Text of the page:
Film and substrate parameters





Real part of the refractive index of environment (vacuum and air = 1)



Imaginary part of the refractive index of environment (vacuum and air = 0)



Real part of the film refractive index



Imaginary part of the film refractive index



Real part of the refractive index of the substrate



Imaginary part of the refractive index of the substrate

Angle (Phi1)


Incident angle (deg)



Light wavelength (angstrom)

Film Thickness














Periodical film thickness (angstrom)

2) Substrate Calculation

This worksheet calculates the complex refractive index of a substrate from its PSI and DEL. Unlike the case of a thin film on substrate, the substrate refractive index can be analytically calculated. If any film present on a substrate, an apparent or effective substrate index is obtained.

Film and substrate parameters





Real part of the refractive index of environment (vacuum and air = 1)



Not used







Angle (Phi1)


Light incident angle (deg)






Real part of the refractive index of the substrate



Imaginary part of the refractive index of the substrate

3) Effective Medium Approximation

This worksheet is to obtain the apparent refractive index of mixed two mediums. For instance porous films and rough surface layers can be modeled as a mixture of the host solid and void. The feature size of the optical body suspended in the host medium should be less than the wavelength.

Film parameters Cell  
n1 A7 Real part of the refractive index of medium 1
k1 B7 Imaginary part of the refractive index of medium 1
Medium 1 vol % C7 (%)
n2 D7 Real part of the refractive index of medium 2
k2 E7 Imaginary part of the refractive index of medium 2
n Q7 Real part of the refractive index of the effective medium
k R6 Imaginary part of the refractive index of the effective medium


4) Optical Properties

List of refractive indices for common materials.


2. Examples

1) Single-layer transparent film on Si. ellips2.xls   zip

DEL-PSI plots of a transparent single-layer film (k2=0) on Si for n2=1.2, 1.46 (SiO2), and 1.8 with varying thickness, d.

In order to determine d and N from the measured DEL and PSI, it is better to make this type of plot first. The number of loops will be 3-5 at first. The thickness d is varied from 0 to ~periodical thickness so as to close the loop. Then put the experimentally obtained (PSI, DEL) point. If this point is far away from the loops you already made, try other N values until the point is located between two loops.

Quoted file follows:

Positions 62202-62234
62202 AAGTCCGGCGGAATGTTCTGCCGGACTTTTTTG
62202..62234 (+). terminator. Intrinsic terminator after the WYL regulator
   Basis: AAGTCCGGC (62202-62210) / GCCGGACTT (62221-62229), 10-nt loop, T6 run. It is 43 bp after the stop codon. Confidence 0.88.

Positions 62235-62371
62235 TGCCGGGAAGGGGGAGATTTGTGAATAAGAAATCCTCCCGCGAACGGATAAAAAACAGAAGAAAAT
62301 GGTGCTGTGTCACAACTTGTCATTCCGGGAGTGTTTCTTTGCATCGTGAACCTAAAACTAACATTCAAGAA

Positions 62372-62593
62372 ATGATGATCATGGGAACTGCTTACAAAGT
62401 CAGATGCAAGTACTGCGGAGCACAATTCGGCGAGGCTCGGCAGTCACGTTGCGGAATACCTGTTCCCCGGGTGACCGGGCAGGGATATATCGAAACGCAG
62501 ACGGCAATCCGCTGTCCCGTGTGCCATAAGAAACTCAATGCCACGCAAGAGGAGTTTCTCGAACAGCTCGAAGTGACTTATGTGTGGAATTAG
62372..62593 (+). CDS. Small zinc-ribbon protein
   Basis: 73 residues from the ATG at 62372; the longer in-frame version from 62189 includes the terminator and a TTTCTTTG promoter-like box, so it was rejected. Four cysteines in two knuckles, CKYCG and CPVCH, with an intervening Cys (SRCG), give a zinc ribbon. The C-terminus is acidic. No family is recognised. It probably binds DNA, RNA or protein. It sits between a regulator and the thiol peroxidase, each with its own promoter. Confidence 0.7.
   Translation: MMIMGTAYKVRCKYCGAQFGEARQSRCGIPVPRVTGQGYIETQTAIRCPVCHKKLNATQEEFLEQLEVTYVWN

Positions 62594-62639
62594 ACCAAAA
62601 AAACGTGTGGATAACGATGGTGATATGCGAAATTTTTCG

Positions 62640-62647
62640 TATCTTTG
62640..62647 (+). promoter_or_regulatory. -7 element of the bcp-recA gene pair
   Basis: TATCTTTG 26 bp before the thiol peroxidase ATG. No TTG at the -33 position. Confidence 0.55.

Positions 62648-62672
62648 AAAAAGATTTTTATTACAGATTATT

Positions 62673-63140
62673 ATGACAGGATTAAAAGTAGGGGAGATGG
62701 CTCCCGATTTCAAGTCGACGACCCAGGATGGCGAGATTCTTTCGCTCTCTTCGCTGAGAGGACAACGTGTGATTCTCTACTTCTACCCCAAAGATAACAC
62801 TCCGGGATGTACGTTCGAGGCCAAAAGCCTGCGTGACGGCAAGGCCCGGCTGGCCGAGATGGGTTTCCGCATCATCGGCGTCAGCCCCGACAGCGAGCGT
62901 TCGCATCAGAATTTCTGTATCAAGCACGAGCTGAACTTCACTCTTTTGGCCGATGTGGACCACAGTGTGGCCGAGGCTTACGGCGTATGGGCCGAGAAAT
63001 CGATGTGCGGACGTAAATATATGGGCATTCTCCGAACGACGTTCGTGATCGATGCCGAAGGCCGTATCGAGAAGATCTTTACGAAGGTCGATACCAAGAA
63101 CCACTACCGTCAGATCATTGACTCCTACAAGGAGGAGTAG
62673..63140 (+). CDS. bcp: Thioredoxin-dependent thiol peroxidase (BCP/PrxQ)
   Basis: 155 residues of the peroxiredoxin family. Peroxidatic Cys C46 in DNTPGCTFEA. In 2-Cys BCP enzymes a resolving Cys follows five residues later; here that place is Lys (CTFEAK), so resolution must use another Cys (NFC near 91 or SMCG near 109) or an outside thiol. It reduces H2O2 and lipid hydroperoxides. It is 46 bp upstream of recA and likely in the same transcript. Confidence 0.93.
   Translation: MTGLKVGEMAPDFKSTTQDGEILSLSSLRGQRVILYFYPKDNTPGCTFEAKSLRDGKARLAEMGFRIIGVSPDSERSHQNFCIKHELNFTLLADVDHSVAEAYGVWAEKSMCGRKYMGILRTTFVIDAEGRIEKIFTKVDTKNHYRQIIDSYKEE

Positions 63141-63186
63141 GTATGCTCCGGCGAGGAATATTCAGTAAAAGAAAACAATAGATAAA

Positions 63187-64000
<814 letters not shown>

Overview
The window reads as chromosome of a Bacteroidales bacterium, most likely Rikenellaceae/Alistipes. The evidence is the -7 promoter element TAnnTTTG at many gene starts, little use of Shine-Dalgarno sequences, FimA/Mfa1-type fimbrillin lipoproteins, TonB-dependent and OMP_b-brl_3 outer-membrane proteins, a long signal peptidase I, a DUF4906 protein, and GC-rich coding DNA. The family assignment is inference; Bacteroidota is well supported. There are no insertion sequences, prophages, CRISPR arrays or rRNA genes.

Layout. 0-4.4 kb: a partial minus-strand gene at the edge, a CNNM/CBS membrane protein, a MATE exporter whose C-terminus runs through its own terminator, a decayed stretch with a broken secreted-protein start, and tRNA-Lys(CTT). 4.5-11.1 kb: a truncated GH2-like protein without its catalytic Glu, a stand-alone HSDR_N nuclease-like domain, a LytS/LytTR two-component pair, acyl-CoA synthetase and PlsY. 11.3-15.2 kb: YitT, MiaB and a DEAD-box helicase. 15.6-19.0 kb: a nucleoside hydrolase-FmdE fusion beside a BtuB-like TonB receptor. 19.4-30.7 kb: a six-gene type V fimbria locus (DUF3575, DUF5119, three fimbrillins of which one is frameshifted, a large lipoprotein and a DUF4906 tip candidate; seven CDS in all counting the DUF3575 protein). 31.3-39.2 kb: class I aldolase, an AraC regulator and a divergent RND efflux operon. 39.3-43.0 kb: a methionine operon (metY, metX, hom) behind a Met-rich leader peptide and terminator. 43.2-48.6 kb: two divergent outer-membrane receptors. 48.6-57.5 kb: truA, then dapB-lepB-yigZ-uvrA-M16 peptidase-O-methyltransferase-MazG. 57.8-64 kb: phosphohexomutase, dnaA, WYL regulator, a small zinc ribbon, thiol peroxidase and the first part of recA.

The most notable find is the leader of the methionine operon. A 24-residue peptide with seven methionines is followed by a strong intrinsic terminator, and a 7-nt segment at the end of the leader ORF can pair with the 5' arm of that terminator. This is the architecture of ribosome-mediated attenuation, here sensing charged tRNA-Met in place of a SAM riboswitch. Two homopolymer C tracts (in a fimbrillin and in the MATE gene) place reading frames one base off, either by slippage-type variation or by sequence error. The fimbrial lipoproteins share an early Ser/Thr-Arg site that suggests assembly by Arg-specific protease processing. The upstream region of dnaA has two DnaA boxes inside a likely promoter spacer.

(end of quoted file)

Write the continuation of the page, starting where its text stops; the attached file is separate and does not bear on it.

Next, 'zoon in' on the point. The goal is to find the curve that passes through the point. Do not 'magnify' too much. Keep the two neighboring curves in view. And repeat the same procedures, by changing d and N, until a plot point on the curve becomes sufficiently close to the experimental point. If the first decimals are in agreement, for most of measurements, OK. Purists may try the second decimal agreement.

It is important to notice that the N dependence of DEL and PSI is small for PSI ~ 10 deg. This occurs when the film thickness is close to zero or to the film phase thickness, or when the film has no 'colour'. Since the measured DEL and PSI values should involve some unavoidable inaccuracy, the ellipsometer's output may contain a large error in N ifn PSI ~ 10 deg. On the other hand, measurement accuracy improves for large PSI values, as N dependence of PSI and DEL becomes large.

If your film is not transparent, or absorbing, it will take a bit more time (see next section), because there is an additional parameter to vary. You may need additional specimens with different d. Changing wavelength or Phi is also helpful. This sheet helps you to determine appropriate measurement conditions.

Fig. 3

2) Single-layer absorbing film on Si. ellips3.xls   zip

PSI-DEL plot of W film for various thicknesses. The increment is 20A and the wavelength is 6330A.

The trajectory starts from the Si point (10.3, 179.1) and converge to the bulk W point (23.2, 130.1). Absorbing films do not show the periodicity. It is understood that light penetrates into the W film up to about 200A. Thinner films do not show the optical constants of bulk W.

Fig. 4

Next example is an absorbing film having a small extinction coefficient (N=1.46-0.02i). That is, this type of film is almost transparent but not perfectly. Compare the curve with that of transparent film (SiO2, magenta). The transparent film shows a closed loop with a period of 3050A, but the loops the absorbing film make do not close.

Fig. 5

Here is a 'zoom-in' view on silicon point with the curve of a transparent film (N=1.8). The N=1.8 curve goes across the trajectory of the absorbing film many times. This means different (d, N) combinations are possible for the same (PSI, DEL). For instance, the transparent films whose thickness is 285, 2345, 4410, … angstrom gives PSI=16.9 and DEL=105.7, but the absorbing film have a unique thickness of 3420A. Thus is the optical mode important.

Fig. 6

3) Wavelength dependence of DEL and PSI ellips4.xls   zip

PSI and DEL values of a 3000A-thick SiO2 film on Si as a function of wavelength.

This type of measurement is called spectroscopic ellipsometry (SE). SE affords advanced analysis such as multilayer film analysis which is usually very difficult to carry out with a single-wavelength ellipsometry. However, since SE is not more than ellipsometry, we first need an optical model, and calculate PSI and DEL, comparing with the measurement. The tricky part is therefore to have an appropriate model, not calculation itself. This worksheet is applicable to common SE measurements in Si processing.

Fig. 7


H.G. Tompkins, A User's Guide to Ellipsometry, Academic Press, Boston, 1993.